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Acts (Baker Exegetical Commentary on the New Testament) Hardcover – October 1, 2007
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From the Back Cover
"Darrell Bock's long-anticipated sequel to his fine and detailed work on the Gospel of Luke is now available. Written in a clear and engaging manner that most anyone can grasp, yet without skimping on interaction with scholarly discussion, Bock manages to critically analyze the huge corpus of literature on Acts with grace and finesse and to make his own contributions along the way. This commentary will serve us well for many years to come."--Ben Witherington III, Asbury Theological Seminary and St. Andrews University
"Acts provides an enormous challenge to commentators, and we must be thankful to Darrell Bock for this fine, accessible commentary on the book. He is particularly strong in giving careful attention to the exegetical payoff of the meanings of words and syntax. He provides judicious and accurate summaries of a wide range of scholarly viewpoints in English, French, and German--particularly valuable for those who read only English--and good critical engagement with these views. The commentary is well organized, and it is easy to navigate to a particular section or point of discussion. It will be of great value to pastors, students, and their professors."--Steve Walton, London School of Theology
"This commentary on Acts is a worthy complement to Darrell Bock's fine commentary on Luke's Gospel. While unfailingly traditional in its interests and scope, Bock remains in touch with today's church by seeking to facilitate a robust conversation between Acts and contemporary readers. I especially appreciate his attention to the theological cast of Acts. Judicious, learned, reverent, as clearly written as it is clear headed in exegetical decisions, Bock's commentary makes a fine contribution to Acts criticism. I recommend its use for the seminary classroom and the pastor's study."--Robert W. Wall, Seattle Pacific University
"Bock has written a superb commentary on this pivotal New Testament document. He has mastered the narrative of Acts as well as contemporary scholarship, and he has done so in a manner that is eminently accessible to the pastor and serious nonspecialist. He draws on the disciplines of theology, history, and sociology to bring the text to life. I recommend this book with enthusiasm."--W. Ward Gasque, Pacific Association for Theological Studies, author of A History of the Interpretation of the Acts of the Apostles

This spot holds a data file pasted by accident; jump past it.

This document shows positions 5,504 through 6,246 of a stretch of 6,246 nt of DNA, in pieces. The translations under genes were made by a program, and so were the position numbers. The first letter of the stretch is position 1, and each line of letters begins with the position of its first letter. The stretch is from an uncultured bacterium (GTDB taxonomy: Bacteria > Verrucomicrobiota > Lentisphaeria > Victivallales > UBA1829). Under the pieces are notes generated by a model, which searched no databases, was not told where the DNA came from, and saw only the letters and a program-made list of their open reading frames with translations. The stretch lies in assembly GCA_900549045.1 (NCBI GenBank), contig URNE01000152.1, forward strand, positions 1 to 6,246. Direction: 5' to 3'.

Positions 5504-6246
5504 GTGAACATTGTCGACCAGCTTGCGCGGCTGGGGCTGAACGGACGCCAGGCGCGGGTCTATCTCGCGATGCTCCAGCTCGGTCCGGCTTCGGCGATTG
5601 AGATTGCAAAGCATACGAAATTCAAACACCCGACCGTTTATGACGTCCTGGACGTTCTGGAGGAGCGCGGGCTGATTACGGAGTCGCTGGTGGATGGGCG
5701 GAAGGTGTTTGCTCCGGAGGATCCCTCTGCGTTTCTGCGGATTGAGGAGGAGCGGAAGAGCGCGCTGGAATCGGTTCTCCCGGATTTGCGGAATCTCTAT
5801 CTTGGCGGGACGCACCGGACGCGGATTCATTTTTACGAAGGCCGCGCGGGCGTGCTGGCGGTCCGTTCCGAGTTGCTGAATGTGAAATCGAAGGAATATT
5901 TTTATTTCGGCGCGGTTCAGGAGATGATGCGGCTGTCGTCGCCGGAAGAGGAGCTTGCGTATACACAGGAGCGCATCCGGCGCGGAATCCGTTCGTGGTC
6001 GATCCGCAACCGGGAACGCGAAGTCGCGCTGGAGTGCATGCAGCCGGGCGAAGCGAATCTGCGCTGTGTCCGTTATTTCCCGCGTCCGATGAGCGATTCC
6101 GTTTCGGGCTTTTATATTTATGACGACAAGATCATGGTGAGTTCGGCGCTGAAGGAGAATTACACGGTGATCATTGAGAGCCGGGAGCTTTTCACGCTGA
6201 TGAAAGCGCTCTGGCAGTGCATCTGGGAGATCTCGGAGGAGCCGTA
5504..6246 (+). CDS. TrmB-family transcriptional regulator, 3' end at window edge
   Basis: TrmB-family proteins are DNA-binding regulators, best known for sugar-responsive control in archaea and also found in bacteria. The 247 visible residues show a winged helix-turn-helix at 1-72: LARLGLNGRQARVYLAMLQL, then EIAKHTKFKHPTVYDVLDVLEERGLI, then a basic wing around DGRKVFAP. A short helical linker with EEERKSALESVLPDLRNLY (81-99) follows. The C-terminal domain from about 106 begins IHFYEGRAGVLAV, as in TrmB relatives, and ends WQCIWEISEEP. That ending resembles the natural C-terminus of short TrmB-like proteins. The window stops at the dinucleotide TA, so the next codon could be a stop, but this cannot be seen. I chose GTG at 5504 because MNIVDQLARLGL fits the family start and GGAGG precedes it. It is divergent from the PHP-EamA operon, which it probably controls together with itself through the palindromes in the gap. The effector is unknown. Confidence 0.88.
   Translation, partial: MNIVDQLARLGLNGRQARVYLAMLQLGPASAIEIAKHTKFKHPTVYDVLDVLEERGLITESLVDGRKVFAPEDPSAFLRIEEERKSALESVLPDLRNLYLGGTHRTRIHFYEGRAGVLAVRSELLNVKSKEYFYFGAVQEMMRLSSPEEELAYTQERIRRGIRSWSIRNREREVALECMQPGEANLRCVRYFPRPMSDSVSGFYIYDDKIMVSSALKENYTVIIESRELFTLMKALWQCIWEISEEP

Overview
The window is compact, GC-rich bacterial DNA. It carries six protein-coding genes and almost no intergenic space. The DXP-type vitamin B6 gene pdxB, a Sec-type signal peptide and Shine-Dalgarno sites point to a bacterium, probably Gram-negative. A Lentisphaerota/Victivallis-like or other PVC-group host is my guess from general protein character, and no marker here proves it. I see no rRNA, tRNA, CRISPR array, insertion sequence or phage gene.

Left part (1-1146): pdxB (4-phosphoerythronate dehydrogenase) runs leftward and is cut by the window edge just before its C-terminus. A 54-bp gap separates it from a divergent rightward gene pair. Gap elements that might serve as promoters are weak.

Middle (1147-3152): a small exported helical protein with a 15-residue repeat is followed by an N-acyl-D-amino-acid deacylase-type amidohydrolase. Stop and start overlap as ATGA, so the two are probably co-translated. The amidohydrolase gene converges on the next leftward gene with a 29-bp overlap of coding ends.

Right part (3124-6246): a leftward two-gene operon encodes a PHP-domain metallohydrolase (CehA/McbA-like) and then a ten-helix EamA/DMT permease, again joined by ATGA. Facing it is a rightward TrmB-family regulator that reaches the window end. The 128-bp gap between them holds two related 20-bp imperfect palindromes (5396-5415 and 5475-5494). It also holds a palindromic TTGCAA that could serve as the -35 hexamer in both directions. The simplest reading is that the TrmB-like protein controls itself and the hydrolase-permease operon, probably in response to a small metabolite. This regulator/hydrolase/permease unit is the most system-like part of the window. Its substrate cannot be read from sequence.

About the Author
Darrell L. Bock (PhD, University of Aberdeen) is research professor of New Testament studies at Dallas Theological Seminary. He is the author or editor of many books, including the two-volume commentary on Luke in the Baker Exegetical Commentary on the New Testament series, Jesus according to Scripture, and Studying the Historical Jesus.
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Top Customer Reviews
One of the better reasons for picking Bock is that he also did a commentary on the Gospel of Luke, the first of the Luke - Acts combination, written by the same author. I have not used Bock's commentary on Luke, because those by Fitzmyer, Johnson, and Joel Green are so good, and, Fitzmyer and Johnson have also done commentaries on both works.
A `simple' reason for picking Bock is that his book is quite new, so it covers all the major works written in the last fifteen years. Another simple reason for picking Bock is that in addition to pointing out the good stuff, he gives us what we need to know to avoid the bad commentaries. But, both of these reasons are a bit weak. If you happen to read this review and go with Fitzmyer, Johnson, Witherington, or Bruce, you really don't need Bock at all.
Since I always find it best to work with at least two commentaries on scripture for my lay Bible study teaching, I strongly recommend Robert W. Wall's commentary in volume X of the New Interpreter's Bible plus either Fitzmyer or Witherington. If Johnson has a point, Fitzmyer will have it in spades. Wall is especially good for lay study, and Fitzmyer is a good partner, as Fitzmyer (or the 'Word Biblical Commentary' volume) will have all the study critical material Wall avoids.
Last but not least, I found the Baker style of presentation just a bit difficult to follow; however, I must commend them on excellent typefaces for their readability. Otherwise, this is a book almost exclusively for scholars and teachers of courses on `Acts'.